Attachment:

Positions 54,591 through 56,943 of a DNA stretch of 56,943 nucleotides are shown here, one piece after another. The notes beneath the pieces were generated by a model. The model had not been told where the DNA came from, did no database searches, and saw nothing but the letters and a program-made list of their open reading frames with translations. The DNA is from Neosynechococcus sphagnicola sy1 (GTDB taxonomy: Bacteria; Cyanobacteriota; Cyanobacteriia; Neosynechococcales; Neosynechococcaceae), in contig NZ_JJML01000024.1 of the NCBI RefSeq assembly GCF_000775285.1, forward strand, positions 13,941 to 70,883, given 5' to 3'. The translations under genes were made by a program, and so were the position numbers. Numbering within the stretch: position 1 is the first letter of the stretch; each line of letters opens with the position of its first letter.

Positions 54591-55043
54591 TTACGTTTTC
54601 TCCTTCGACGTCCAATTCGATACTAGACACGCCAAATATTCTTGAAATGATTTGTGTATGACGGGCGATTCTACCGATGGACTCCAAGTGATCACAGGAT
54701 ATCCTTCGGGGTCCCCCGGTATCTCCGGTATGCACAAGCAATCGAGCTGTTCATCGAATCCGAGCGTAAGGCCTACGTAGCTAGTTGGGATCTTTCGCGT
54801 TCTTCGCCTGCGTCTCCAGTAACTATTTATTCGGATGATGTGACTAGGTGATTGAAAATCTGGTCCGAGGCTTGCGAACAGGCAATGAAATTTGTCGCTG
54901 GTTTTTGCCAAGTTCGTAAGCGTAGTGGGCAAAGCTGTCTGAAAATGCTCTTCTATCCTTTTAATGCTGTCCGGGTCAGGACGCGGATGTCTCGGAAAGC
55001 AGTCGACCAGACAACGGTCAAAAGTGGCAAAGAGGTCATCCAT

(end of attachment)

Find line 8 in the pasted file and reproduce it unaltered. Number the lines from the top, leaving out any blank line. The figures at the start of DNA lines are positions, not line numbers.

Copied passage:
55001 AGTCGACCAGACAACGGTCAAAAGTGGCAAAGAGGTCATCCAT